What to Know
- ICE agents increased their arrests in 2017 by 42 percent, according to a Pew Research Center study.
- Between April and August in 2018, ICE agents conducted three large-scale raids in New Jersey, arresting 190 people.
- ICE said a "likely increase" in raids and arrests would follow new restrictions on local authorities' interactions with ICE agents.
Federal agents with Immigration and Customs Enforcement since April have conducted at least three major raids across New Jersey, arresting nearly 190 people suspected of being undocumented immigrants.
Now, a day after New Jersey's attorney general announced new rules restricting local law enforcement officers' interaction with immigration agents, ICE is threatening even more raids.
A spokesman for the Newark office said in a statement Friday to NBC Philadelphia that New Jersey should expect increased arrests because of the new rules.
"The probability is that at large arrests and worksite enforcement operations, which already exist, will likely increase due to the fact that ICE ERO will no longer have the cooperation of the jails related to immigration enforcement," ICE spokesman Emilio Dabul said in an email.
He added that since the agency's "highest priority is public safety and enforcing immigration laws, we must pursue that to the best extent possible, which will likely involve more at large arrests and worksite enforcement operations."
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The threat is apparently in response to state Attorney General Gurbir S. Grewal's "Immigrant Trust Directive" announced Thursday. It limits the type of voluntary assistance that law enforcement agencies provide to immigration authorities, including Immigration and Customs Enforcement.
The new rules are meant to strengthen the trust between local law enforcement and immigrants in the state, Grewal said.
New Jersey has one of the highest undocumented immigrant populations in the nation, with an estimated 500,000 people living without legal citizenship as of 2014, according to the Pew Research Center.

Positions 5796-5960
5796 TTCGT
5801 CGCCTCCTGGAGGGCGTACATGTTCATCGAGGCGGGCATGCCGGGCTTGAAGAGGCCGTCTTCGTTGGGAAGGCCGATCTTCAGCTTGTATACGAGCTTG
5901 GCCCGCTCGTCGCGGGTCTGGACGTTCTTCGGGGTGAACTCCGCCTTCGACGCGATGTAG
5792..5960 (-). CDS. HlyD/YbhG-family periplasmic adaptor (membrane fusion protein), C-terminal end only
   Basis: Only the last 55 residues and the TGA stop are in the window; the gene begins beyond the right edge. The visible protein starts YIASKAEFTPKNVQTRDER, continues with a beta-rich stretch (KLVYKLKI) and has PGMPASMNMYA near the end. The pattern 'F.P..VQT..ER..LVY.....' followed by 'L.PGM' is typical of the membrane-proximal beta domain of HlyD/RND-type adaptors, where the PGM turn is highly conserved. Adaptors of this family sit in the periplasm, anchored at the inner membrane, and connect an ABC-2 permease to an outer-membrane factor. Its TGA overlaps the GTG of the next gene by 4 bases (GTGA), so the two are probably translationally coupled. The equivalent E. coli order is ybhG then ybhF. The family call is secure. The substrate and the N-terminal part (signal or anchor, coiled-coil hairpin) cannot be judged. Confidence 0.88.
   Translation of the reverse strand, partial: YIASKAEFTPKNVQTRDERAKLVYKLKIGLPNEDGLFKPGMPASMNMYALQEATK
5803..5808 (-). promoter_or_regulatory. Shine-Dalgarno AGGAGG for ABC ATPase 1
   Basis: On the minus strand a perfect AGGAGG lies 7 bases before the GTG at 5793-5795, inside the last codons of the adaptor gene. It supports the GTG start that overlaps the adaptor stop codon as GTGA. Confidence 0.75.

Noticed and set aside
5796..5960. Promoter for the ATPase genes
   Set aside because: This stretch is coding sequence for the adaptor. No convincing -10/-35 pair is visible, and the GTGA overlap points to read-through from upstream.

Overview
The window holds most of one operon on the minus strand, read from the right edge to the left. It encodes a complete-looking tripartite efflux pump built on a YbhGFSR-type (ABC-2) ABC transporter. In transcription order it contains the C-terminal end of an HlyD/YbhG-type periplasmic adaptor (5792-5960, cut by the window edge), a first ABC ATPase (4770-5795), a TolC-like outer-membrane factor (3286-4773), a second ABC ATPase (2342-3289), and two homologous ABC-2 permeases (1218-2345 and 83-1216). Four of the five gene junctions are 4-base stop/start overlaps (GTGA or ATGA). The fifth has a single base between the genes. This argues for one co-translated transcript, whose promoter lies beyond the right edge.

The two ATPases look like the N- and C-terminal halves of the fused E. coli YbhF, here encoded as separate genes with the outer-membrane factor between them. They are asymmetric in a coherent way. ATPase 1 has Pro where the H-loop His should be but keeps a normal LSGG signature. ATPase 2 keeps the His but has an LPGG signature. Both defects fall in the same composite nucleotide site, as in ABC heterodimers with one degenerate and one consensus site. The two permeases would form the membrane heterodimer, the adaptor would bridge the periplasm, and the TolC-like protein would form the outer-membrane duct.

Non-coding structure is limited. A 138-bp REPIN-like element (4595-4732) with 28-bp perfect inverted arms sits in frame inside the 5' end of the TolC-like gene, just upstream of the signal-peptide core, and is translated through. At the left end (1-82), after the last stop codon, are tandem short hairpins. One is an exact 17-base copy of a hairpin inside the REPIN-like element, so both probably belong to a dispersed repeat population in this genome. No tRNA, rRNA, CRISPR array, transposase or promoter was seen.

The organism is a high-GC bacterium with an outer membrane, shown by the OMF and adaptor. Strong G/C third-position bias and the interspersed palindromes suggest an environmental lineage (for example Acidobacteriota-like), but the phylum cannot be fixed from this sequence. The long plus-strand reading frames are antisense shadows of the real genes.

The new rules, the attorney general said, will encourage immigrants to come forward when crimes are committed.
"With this directive, we hope to draw immigrants out of the shadows and into our communities. We hope to create an environment where residents feel safe around our officers, whether they're reporting a crime or simply striking up a conversation," he said.
An Immigration and Customs Enforcement official initially criticized the new directive.
"The New Jersey Attorney General's decision to further limit law enforcement's ability to cooperate with ICE undermines public safety and hinders ICE from performing its federally-mandated mission," ICE Deputy Director Matthew Albence said in a statement.
"Ultimately, this directive shields certain criminal aliens, creating a state-sanctioned haven for those seeking to evade federal authorities, all at the expense of the safety and security of the very people the NJ Attorney General is charged with protecting," Albence added.
Though Grewal emphasized that the new policies will not make New Jersey a so-called sanctuary state for undocumented individuals who commit crimes, the change does mimic actions by other cities and states that have moved to limit cooperation with federal immigration enforcement agents since President Donald Trump took office.
Police departments and corrections officers will not be allowed to hold those arrested for minor offenses past their original release dates, even if ICE submits an immigration detainer request.
Agencies will still be allowed to notify ICE of inmates' pending release if they have committed a serious crime like murder, rape, arson, assault or domestic violence, but officers will only be allowed to keep those inmates in custody until 11:59 p.m. the day of their scheduled release.
Unless granted permission by the state attorney general, however, law enforcement agencies are also prevented from entering into or renewing Section 287(g) agreements with federal authorities, which allow state local agencies to enforce federal civil immigration laws.
Officers also cannot stop, question, arrest, search, or detain a person simply because they believe that person may be undocumented.
Officers are also barred from asking people about their immigration status unless doing so is necessary while investigating a serious crime.
The directive goes into effect March 15, 2019.